Please submit a word or phrase above.
Print this page

Print this page

Why can't I print more than one page at a time?

Full screen
/ 1055

matching results for page

Cited passage

Style
Citations are available only to our active members.
Sign up now to cite pages or passages in MLA, APA and Chicago citation styles.

"Portraying himself as an honest, ordinary person helped Lincoln identify with his audiences." (Einhorn, 1992, p. 25).

"Portraying himself as an honest, ordinary person helped Lincoln identify with his audiences." (Einhorn 25)

"Portraying himself as an honest, ordinary person helped Lincoln identify with his audiences."1

1. Lois J. Einhorn, Abraham Lincoln, the Orator: Penetrating the Lincoln Legend (Westport, CT: Greenwood Press, 1992), 25, http://www.questia.com/read/27419298.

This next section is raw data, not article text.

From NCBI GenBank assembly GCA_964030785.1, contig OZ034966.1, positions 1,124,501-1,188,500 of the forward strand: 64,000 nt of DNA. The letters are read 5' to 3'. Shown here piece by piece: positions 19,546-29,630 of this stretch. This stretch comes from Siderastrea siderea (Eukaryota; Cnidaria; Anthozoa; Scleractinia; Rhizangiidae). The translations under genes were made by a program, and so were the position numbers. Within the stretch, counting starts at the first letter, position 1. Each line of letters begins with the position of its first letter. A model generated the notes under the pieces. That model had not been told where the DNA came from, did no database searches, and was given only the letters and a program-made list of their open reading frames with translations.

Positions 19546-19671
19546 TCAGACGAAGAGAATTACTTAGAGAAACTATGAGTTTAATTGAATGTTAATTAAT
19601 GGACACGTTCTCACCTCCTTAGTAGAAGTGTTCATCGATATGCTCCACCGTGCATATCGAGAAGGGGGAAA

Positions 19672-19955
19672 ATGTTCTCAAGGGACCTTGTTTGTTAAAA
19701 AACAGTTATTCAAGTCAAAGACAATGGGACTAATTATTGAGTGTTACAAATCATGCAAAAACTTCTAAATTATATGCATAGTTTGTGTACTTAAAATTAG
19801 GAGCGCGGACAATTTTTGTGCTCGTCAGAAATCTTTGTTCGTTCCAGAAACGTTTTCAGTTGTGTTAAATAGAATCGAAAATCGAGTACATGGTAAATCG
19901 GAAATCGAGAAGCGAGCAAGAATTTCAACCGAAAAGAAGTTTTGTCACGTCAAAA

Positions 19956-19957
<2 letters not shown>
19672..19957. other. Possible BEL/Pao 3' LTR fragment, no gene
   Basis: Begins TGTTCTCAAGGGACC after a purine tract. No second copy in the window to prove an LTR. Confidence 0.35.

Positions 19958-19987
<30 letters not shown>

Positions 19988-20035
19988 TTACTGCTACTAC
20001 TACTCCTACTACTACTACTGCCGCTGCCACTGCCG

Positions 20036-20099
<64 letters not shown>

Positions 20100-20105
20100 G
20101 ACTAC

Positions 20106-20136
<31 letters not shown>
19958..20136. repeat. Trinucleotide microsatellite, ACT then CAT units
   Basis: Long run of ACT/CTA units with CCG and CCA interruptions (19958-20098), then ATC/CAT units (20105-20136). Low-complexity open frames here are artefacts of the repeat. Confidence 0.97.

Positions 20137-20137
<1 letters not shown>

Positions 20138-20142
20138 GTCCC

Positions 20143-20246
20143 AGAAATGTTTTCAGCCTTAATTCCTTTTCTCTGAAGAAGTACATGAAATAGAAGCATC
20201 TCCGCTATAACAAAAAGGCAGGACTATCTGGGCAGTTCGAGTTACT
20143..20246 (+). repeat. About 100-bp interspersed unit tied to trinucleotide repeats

Cited passage

Welcome to the new Questia Reader

The Questia Reader has been updated to provide you with an even better online reading experience.  It is now 100% Responsive, which means you can read our books and articles on any sized device you wish.  All of your favorite tools like notes, highlights, and citations are still here, but the way you select text has been updated to be easier to use, especially on touchscreen devices.  Here's how:

1. Click or tap the first word you want to select.
2. Click or tap the last word you want to select.

OK, got it!

Thanks for trying Questia!

Please continue trying out our research tools, but please note, full functionality is available only to our active members.

Your work will be lost once you leave this Web page.

For full access in an ad-free environment, sign up now for a FREE, 1-day trial.

Already a member? Log in now.